The three-month moving average of global chip sales came in at $21.49 billion, up 0.03 percent from January 2007 and ahead of expectations according to one research firm.

The Semiconductor Industry Association (SIA) said the figure was down 3.6 percent from the three-month average reported for December 2007 when the industry reported sales of $22.3 billion.

The sequential decline in sales is in line with traditional seasonal patterns for the industry.

Unit shipments of DRAMs and NAND flash grew modestly in January, said SIA President George Scalise. Even with healthy demand from important end markets, however, a very competitive environment resulted in price pressures for these products which in turn led to continued erosion in average selling prices. Excluding memory products, semiconductor sales were up by 8.1 percent year-on-year.

Unit shipments of personal computers and cellular handsets were in line with expectations in January. Analysts are projecting unit growth of around 12 percent for PCs and 12 to 15 percent for cellular handsets in 2008. PCs and cell phones together account for approximately 60 percent of worldwide semiconductor sales.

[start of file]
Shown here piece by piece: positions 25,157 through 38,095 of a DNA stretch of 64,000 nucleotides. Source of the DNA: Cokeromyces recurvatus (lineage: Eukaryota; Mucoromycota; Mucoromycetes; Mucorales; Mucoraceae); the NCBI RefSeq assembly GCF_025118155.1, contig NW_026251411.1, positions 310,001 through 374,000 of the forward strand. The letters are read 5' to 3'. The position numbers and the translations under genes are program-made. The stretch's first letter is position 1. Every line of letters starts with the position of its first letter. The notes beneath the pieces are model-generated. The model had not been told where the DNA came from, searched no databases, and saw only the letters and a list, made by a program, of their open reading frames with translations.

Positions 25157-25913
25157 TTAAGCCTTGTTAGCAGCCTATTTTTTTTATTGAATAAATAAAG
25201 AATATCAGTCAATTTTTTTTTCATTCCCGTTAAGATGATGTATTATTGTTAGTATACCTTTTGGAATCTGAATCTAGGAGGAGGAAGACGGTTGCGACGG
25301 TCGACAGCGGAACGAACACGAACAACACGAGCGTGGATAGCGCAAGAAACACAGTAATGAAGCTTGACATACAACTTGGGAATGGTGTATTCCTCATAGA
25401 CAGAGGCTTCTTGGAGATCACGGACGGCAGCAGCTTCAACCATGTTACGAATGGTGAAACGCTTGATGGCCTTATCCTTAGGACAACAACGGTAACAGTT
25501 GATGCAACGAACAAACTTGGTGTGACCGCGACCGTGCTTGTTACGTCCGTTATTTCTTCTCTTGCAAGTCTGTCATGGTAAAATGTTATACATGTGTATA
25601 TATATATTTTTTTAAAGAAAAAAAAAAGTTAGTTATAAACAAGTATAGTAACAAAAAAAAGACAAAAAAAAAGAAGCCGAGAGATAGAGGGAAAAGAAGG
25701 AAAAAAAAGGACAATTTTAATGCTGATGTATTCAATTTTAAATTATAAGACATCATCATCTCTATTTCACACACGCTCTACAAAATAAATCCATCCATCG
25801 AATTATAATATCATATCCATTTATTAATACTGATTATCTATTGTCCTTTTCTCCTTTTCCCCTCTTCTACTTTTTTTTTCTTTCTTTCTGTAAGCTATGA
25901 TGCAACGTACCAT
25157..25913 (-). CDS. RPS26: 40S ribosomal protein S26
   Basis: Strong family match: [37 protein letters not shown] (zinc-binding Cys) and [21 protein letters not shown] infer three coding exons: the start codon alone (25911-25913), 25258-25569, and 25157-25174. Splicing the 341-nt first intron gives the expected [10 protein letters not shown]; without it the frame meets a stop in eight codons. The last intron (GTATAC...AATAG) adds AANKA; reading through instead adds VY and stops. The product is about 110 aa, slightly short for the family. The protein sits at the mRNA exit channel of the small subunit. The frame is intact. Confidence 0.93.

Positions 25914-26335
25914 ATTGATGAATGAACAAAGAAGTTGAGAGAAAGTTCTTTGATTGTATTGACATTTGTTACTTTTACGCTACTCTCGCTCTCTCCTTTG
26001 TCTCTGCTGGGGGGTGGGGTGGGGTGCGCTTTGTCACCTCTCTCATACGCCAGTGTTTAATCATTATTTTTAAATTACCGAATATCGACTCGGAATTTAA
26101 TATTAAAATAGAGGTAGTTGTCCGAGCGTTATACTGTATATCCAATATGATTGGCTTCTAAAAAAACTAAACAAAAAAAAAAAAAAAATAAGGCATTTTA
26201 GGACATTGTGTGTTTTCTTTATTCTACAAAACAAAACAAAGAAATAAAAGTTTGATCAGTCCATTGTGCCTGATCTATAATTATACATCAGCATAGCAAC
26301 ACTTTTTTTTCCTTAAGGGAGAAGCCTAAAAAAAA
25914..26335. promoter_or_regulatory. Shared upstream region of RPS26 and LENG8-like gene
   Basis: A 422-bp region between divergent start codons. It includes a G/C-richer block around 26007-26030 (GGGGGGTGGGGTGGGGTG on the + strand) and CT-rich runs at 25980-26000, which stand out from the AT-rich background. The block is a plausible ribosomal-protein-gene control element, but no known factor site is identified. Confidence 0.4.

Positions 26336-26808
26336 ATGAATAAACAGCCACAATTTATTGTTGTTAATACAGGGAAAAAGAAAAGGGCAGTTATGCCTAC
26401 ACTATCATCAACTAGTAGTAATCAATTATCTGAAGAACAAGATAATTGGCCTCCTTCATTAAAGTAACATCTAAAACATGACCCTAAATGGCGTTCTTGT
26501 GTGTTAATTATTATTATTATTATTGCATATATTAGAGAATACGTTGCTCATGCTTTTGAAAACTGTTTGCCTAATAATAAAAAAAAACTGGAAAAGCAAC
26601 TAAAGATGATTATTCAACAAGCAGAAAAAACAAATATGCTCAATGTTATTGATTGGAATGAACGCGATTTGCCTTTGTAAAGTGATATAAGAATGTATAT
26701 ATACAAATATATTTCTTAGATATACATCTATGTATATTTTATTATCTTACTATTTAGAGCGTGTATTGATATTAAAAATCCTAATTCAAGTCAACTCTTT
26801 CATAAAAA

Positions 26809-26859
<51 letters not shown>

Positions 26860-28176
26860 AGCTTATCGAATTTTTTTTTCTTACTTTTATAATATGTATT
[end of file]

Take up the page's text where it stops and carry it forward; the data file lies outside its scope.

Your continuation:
The U.S. economy has entered a period of slower growth that may impact consumer purchases of electronic products, Scalise continued. However the emergence and growth of large consumer markets outside the U.S. has created new opportunities for chipmakers.

The emergence of these global markets underscores the importance of maintaining open markets and eliminating barriers to international commerce, Scalise concluded.